I’ll be honest, I’ve been pleasantly surprised by the first two installments in the Hotel Transylvania series. Where they could have been lazy toss offs that take a decent premise and deliver the least interesting take on it, director Genndy Tartakovsky and his crew have consistently delivered solidly entertaining animated comedies that are genuinely funny and original. Helping matters is that star Adam Sandler’s voice work as Dracula is his most interesting, committed performance ever, a stark contrast to his usual DGAF attitude.
Now Drac and the other monsters are back in Hotel Transylvania 3: Summer Vacation. This time around Mavis (Selena Gomez) and Johnny (Andy Samberg) have convinced Dracula and everyone else to head out on a cruise vacation. Little do they know the ship is captained by a descendant of Van Helsing, the famous vampire hunter, who’s out to complete her ancestor’s work. Things get complicated though when she and Dracula fall for each other.
The first two posters were the first indicators (at least that i was aware of) as to what the plot was. That came not only through the subtitle that was shown but in how on one Drac is shown wearing flip flops, his cape blowing to show he’s also sporting shorts and a floral print on the inside of that cape. The other has him in full Hawaiian regalia, his suitcases around him and a scowl on his face. That one also has the copy “Family vacation. It will suck the life out of you.” A third that came later shows Drac pulling his coffin-shaped luggage with stickers from places like the Bermuda Triangle all over it.
The whole gang is buried up to their necks on the theatrical poster, Dracula looking less than thrilled though everyone else seems to be having a good enough time. “He’s going to need a vacation after this vacation” is a tagline that seems designed more to resonate with the adults in the audience than the younger crowd.
The first trailer starts out by familiarizing the audience with Drac and his hotel before showing that Mavis has arranged for him and all the other regulars to take a cruise specially geared for monsters. He’s not thrilled about this, particularly when his father shows up.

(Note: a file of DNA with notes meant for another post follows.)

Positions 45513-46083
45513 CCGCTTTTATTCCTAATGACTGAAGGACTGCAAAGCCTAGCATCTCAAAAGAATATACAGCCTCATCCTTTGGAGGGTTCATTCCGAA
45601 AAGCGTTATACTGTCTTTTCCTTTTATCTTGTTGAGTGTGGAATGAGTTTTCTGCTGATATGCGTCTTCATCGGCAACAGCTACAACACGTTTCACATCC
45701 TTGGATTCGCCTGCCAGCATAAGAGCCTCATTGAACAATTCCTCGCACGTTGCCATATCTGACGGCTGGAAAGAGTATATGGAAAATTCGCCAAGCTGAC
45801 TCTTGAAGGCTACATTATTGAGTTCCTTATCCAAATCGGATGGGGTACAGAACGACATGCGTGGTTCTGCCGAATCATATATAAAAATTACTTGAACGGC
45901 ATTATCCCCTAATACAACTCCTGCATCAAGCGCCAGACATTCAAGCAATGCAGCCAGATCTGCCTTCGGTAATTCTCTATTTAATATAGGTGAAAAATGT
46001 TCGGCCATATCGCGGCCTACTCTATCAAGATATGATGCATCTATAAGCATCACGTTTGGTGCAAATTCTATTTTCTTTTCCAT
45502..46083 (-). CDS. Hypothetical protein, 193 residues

It’s not all that detailed but gives the audience the basic idea of what they’ll be seeing in this installment in the franchise and assuring them it’s more of what they’ve already enjoyed.
When the official trailer opens Drac is looking for a date but having zero luck with apps and technology. Mavis convinces him to take a break and so the whole gang heads out on a cruise that offers plenty to do for everyone. Drac is resistant to give into efforts to set him up with someone until he sees Erika and is smitten. She has a secret, though, and is only getting close to him to exact generations-old revenge. Mavis is suspicious but Drac’s clueless.
That storyline isn’t explored in-depth by any means, nor are any of the others. A lot of the same gags from the teaser are repeated here with just enough of the plot shared to show people there is one.
Online and Social
There’s not much of interest on the official website, just the standard information like trailer, story recap, gallery and more. A few casual games lighten things up a bit, but overall this is just a standard minimal effort site.
A custom Snapchat filter unlocked a “Dancesylvania” dual lens
Advertising and Cross-Promotions
A brief TV spot was released on Valentine’s Day that showed all the different forms love can take.
Amazon, which partnered with Amazon to offer Prime members exclusive screenings two weeks before the general release, a stunt that netted the movie an early $1.3 million. That partnership also included adding a skill to Alexa that allowed users who asked about the movie to hear a bedtime story.
Media and Publicity
Sony, as it’s done for a few animated features recently, brought it to Cannes (out of competition) with a big publicity stunt meant to induce lots of social sharing. Right around that time the studio released an extended clip showing the assembled monsters on the flight they’re taking to their vacation destination. It later was part of the Annecy Animation Festival, where it received positive buzz and audience reaction and where Tartakovsky spoke about why he came back to the series.
If there was a massive press push in the final days before release, I can’t find it.
OK, cool. I like it. There’s something here for all audiences and it certainly sells the same tone and vibe as the previous two efforts. I don’t know if the love story with Drac is going to be a big incentive for younger crowds, but it also likely won’t hurt things. The main value proposition the movie has to offer, it seems, is that it’s not a super hero movie and could give people a little bit of a break while still offering a familiar property for them to enjoy relatively worry free.
Chris Thilk is a freelance writer and content strategist who lives in the Chicago suburbs.